"Father, by a strange chance we have become father and son. Your goodness to me has been higher than the mountain gra.s.ses which it was your daily work to cut, and deeper than the river where my mother washes the clothes. I do not know how to thank you enough."
"Why," answered the old man, "it is a matter of course that a father should bring up his son. When you are older it will be your turn to take care of us, so after all there will be no profit or loss between us--all will be equal. Indeed, I am rather surprised that you should thank me in this way!" and the old man looked bothered.
"I hope you will be patient with me," said Momotaro; "but before I begin to pay back your goodness to me I have a request to make which I hope you will grant me above everything else."
"I will let you do whatever you wish, for you are quite different to all other boys!"
"Then let me go away at once!"
"What do you say? Do you wish to leave your old father and mother and go away from your old home?"
"I will surely come back again, if you let me go now!"
"Where are you going?"
"You must think it strange that I want to go away," said Momotaro, "because I have not yet told you my reason. Far away from here to the northeast of j.a.pan there is an island in the sea. This island is the stronghold of a band of devils. I have often heard how they invade this land, kill and rob the people, and carry off all they can find. They are not only very wicked but they are disloyal to our Emperor and disobey his laws. They are also cannibals, for they kill and eat some of the poor people who are so unfortunate as to fall into their hands.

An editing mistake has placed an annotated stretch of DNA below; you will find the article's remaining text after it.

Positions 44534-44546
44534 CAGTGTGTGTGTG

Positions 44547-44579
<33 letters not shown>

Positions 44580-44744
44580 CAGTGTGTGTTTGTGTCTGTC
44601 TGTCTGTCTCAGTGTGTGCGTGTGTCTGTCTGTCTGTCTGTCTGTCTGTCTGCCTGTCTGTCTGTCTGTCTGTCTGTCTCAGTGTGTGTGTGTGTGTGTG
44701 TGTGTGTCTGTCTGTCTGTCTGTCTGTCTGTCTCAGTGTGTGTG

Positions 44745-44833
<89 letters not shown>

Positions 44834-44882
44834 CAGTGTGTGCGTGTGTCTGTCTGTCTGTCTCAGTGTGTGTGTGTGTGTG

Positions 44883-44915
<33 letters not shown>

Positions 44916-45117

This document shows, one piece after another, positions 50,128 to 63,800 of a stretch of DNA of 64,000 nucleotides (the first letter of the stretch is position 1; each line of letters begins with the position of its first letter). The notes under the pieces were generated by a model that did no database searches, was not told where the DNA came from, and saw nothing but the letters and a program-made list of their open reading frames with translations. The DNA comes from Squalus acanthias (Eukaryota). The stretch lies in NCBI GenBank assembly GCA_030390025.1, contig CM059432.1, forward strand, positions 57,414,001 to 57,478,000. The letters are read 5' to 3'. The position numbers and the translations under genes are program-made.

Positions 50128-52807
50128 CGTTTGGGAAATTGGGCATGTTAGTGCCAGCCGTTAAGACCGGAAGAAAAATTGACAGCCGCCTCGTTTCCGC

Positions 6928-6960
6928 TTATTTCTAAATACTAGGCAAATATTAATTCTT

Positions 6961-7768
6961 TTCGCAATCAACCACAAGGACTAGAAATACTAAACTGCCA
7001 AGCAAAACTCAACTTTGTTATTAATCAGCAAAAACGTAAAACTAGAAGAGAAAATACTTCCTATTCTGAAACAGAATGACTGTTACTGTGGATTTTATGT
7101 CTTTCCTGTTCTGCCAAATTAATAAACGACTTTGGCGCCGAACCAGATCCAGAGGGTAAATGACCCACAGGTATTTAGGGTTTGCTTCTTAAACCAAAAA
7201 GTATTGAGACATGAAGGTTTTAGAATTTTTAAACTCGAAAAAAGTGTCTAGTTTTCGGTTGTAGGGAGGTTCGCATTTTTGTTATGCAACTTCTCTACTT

These devils are very hateful beings. I must go and conquer them and bring back all the plunder of which they have robbed this land. It is for this reason that I want to go away for a short time!"
The old man was much surprised at hearing all this from a mere boy of fifteen. He thought it best to let the boy go. He was strong and fearless, and besides all this, the old man knew he was no common child, for he had been sent to them as a gift from Heaven, and he felt quite sure that the devils would be powerless to harm him.
"All you say is very interesting, Momotaro," said the old man. "I will not hinder you in your determination. You may go if you wish. Go to the island as soon as ever you like and destroy the demons and bring peace to the land."
"Thank you, for all your kindness," said Momotaro, who began to get ready to go that very day. He was full of courage and did not know what fear was.
The old man and woman at once set to work to pound rice in the kitchen mortar to make cakes for Momotaro to take with him on his journey.